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Charity boss convicted of refusing to provide information to The Pensions Regulator

Ref: PN17-14
Thursday 6 April 2017

The head of a charity has been ordered to pay £6,500 for refusing to give information linked to an investigation into unusual scheme investments to The Pensions Regulator (TPR).

Patrick McLarry, the Chief Executive of Hampshire-based Yateley Industries for the Disabled Limited, failed to provide the required documents to TPR despite being pursued for them for over 18 months.

Mr McLarry, a former trustee of the charity’s pension fund, was issued with an information notice for the documents in July 2015. He refused to supply them, claiming that as the documents contained third party information, supplying them would be a breach of French privacy law. He also said that the bank statements* were protected by legal privilege, and subsequently claimed that he was refusing to provide them on the basis that they might incriminate him.

TPR decided that the failure to hand over the documents was sufficiently serious that it merited the prosecution of Mr McLarry – only the second time it has taken such action.

Mr McLarry pleaded not guilty to refusing to produce, without reasonable excuse, documents required under section 72 of the Pensions Act 2004, which is an offence under section 77 of the Act, but he was convicted of the offence at Brighton Magistrates’ Court. TPR engaged an expert in French law to give evidence on its behalf, following which the court agreed that Mr McLarry had been wrong not to comply with the information notice.

Finding Mr McLarry guilty and ordering him to pay a £2,500 fine, £4,000 costs, and a £120 victim surcharge, District Judge Christopher James said he had imposed a significant financial penalty to reflect high culpability. The harm caused by Mr McLarry’s actions was unknown but the consequent elongation of TPR’s investigation has caused delay and an increase in costs.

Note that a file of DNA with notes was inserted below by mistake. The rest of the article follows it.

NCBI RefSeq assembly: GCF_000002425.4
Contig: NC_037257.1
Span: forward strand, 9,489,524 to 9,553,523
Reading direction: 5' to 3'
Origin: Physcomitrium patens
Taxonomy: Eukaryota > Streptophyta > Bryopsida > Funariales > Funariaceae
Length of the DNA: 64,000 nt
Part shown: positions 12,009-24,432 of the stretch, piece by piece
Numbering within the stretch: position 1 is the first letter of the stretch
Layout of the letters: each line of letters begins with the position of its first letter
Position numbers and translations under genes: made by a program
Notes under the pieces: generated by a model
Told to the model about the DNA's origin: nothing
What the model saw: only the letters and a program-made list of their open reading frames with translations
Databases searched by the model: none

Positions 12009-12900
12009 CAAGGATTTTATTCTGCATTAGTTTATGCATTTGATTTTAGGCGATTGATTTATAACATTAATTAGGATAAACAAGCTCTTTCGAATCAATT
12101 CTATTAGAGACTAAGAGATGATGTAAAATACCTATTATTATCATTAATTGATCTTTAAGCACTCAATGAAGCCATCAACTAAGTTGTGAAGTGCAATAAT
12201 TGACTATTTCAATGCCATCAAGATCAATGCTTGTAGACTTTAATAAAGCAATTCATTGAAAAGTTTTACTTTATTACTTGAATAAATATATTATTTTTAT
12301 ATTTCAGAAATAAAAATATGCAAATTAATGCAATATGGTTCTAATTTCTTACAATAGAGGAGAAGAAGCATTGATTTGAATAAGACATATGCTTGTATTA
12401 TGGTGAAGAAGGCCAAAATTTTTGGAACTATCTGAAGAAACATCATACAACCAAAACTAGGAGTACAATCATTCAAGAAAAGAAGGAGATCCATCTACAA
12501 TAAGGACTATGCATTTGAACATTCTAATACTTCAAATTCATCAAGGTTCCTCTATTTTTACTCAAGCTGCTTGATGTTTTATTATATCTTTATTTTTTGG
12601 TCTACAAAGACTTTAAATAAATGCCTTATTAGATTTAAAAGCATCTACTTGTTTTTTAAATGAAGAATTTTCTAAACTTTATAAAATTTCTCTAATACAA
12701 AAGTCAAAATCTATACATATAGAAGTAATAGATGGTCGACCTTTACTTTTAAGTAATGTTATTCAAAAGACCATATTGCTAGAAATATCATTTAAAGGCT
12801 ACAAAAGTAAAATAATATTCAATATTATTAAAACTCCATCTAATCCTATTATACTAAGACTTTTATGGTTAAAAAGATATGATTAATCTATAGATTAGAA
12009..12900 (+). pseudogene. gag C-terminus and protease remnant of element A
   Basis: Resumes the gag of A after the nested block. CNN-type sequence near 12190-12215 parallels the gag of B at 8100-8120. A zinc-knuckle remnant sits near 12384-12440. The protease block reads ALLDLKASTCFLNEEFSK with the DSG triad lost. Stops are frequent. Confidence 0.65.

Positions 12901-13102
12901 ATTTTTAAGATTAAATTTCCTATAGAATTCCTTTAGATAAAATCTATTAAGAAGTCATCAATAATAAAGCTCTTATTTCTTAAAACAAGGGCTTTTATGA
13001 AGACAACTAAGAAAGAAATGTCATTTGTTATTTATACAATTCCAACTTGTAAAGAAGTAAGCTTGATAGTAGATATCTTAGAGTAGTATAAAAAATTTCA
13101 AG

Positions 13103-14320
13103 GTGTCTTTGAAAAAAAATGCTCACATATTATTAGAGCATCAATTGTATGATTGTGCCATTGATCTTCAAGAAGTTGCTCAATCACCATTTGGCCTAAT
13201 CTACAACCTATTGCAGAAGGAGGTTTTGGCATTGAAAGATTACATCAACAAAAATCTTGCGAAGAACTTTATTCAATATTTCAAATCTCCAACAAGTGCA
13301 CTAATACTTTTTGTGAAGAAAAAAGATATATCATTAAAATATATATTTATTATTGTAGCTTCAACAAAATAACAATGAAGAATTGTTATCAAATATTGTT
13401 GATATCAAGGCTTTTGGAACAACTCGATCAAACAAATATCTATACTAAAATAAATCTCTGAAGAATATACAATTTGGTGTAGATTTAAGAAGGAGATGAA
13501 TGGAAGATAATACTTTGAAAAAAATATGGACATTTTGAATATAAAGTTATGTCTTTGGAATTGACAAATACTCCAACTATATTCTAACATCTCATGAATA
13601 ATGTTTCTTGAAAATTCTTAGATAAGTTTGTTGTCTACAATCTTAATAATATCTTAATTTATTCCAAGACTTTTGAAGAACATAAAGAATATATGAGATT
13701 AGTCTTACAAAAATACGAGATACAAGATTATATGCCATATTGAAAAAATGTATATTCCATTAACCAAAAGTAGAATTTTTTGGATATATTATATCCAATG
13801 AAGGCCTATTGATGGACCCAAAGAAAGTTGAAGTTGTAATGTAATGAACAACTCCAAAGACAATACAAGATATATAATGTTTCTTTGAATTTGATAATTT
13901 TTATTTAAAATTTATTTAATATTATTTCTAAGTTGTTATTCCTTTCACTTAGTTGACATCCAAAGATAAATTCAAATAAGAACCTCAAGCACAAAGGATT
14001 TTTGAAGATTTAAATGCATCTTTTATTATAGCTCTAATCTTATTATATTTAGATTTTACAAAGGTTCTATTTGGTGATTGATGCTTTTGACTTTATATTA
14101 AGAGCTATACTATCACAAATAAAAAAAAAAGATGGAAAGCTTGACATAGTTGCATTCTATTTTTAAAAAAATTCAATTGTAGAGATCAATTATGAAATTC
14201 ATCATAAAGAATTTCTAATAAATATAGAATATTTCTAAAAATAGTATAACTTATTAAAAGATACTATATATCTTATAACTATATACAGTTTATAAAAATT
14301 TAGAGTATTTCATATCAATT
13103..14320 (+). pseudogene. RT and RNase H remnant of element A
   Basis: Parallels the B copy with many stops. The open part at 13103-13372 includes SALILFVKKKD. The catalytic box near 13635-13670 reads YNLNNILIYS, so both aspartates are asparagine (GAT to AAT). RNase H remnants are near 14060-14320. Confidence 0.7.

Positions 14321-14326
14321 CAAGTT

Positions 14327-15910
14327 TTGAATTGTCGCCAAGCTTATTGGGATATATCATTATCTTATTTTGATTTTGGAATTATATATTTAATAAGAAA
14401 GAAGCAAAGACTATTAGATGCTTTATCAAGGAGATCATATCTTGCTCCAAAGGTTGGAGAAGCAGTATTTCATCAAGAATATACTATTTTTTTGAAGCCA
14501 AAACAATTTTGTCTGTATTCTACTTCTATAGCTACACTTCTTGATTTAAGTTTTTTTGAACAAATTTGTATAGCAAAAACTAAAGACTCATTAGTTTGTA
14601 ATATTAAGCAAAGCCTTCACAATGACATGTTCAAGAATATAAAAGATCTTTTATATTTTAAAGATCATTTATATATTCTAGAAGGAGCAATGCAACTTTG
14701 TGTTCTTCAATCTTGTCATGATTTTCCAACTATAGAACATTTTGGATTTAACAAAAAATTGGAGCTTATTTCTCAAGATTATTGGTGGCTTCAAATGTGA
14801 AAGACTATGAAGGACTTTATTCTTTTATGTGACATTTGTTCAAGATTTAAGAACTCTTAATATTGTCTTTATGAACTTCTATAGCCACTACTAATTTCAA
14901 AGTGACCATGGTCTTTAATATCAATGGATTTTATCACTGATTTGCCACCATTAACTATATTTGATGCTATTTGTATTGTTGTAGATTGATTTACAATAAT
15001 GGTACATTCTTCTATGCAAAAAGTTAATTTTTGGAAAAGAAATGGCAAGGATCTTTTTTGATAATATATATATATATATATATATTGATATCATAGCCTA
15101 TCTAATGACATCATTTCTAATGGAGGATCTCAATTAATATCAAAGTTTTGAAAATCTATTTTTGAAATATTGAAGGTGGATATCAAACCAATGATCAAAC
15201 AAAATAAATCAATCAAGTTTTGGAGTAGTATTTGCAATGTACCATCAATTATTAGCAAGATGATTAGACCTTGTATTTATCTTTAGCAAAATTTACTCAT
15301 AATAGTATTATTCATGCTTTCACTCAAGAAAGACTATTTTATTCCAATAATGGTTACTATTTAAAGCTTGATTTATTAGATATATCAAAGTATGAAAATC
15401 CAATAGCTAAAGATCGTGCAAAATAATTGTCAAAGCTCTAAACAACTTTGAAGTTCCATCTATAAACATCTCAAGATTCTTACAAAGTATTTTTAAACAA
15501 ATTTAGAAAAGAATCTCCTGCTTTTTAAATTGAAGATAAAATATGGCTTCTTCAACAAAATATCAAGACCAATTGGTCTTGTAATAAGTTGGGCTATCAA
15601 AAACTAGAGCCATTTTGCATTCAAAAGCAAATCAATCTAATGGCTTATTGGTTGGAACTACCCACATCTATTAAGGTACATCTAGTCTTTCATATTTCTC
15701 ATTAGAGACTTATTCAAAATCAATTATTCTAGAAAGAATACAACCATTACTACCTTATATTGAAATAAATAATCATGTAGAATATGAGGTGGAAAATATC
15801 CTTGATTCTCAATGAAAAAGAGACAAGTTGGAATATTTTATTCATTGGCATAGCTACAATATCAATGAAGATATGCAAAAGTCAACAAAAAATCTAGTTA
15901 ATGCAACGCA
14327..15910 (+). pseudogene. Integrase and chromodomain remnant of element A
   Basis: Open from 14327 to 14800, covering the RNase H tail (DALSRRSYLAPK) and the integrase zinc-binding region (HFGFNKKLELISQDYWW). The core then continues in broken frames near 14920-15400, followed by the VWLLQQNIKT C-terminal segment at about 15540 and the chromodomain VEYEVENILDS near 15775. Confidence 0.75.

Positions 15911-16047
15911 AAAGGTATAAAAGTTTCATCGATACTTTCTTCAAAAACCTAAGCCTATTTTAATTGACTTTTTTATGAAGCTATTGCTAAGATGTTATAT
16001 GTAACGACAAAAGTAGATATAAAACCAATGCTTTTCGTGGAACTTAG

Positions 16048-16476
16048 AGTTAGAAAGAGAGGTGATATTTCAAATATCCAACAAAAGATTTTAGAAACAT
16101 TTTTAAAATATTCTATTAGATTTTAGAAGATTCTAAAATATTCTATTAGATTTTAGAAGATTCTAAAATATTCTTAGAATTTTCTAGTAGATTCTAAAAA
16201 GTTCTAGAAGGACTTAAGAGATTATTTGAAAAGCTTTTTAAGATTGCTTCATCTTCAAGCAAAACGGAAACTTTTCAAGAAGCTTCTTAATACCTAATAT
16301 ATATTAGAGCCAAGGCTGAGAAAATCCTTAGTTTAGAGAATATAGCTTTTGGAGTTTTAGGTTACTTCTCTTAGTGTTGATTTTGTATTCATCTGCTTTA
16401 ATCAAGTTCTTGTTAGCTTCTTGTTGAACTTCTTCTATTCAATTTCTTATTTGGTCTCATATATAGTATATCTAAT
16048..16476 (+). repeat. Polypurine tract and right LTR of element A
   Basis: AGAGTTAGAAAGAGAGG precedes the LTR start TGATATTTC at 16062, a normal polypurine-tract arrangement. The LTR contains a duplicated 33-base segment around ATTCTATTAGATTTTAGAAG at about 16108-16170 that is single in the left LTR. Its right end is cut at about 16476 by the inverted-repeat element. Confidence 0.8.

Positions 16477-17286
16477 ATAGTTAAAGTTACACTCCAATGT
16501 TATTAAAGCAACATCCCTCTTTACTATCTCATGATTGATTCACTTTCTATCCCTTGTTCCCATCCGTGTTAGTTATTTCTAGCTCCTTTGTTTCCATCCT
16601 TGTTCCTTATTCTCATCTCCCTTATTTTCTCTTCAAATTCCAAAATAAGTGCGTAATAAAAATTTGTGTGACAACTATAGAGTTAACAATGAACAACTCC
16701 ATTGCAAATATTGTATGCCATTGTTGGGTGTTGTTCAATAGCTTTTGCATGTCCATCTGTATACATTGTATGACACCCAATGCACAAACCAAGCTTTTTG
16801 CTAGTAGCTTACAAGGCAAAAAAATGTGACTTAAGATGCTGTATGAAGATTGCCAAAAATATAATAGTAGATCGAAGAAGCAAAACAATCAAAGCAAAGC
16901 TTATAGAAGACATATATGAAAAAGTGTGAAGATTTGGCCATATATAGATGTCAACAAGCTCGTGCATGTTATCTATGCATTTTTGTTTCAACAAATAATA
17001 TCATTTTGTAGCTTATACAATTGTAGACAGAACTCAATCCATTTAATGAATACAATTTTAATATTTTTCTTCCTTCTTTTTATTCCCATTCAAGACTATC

He also commented that TPR carries out a very important regulatory function and section 72 of the Pensions Act 2004 is an important investigative tool for TPR.

Nicola Parish, TPR’s Executive Director for Frontline Regulation, said: “Patrick McLarry refused to co-operate with TPR staff and gave a number of excuses which were rejected by the court. This was a clear case of him deliberately refusing to comply with the law.

“Legal action could have been avoided if Mr McLarry had simply complied with the legal notice.

“This is another example of how we will use our powers to take action against individuals who hamper our investigations into the management of pension schemes.

“Refusing to comply with a legal request from The Pensions Regulator will not be tolerated.”

Editor's notes

*The bank statements requested were from a French bank account in the name of Mr McLarry and his wife that Mr McLarry had access to.

  1. TPR has the power under section 72 of the Pensions Act 2004 to require pension schemes, employers and third parties to provide us with information and documents relevant to our statutory functions.
  2. Failure to provide such information is a criminal offence which can result in an unlimited fine. Additionally, those involved can suffer serious reputational damage from being successfully prosecuted for non-compliance with the law. Businesses and professionals could also face further action from their professional body.
  3. TPR is the regulator of work-based pension schemes in the UK. Our statutory objectives are: to protect members’ benefits; to reduce the risk of calls on the Pension Protection Fund (PPF); to promote, and to improve understanding of, the good administration of work-based pension schemes; to maximise employer compliance with automatic enrolment duties; and to minimise any adverse impact on the sustainable growth of an employer (in relation to the exercise of the regulator’s functions under Part 3 of the Pensions Act 2004 only).

Press contacts

David Morley 01273 662091

Matt Adams 01273 662086

pressoffice@thepensionsregulator.gov.uk

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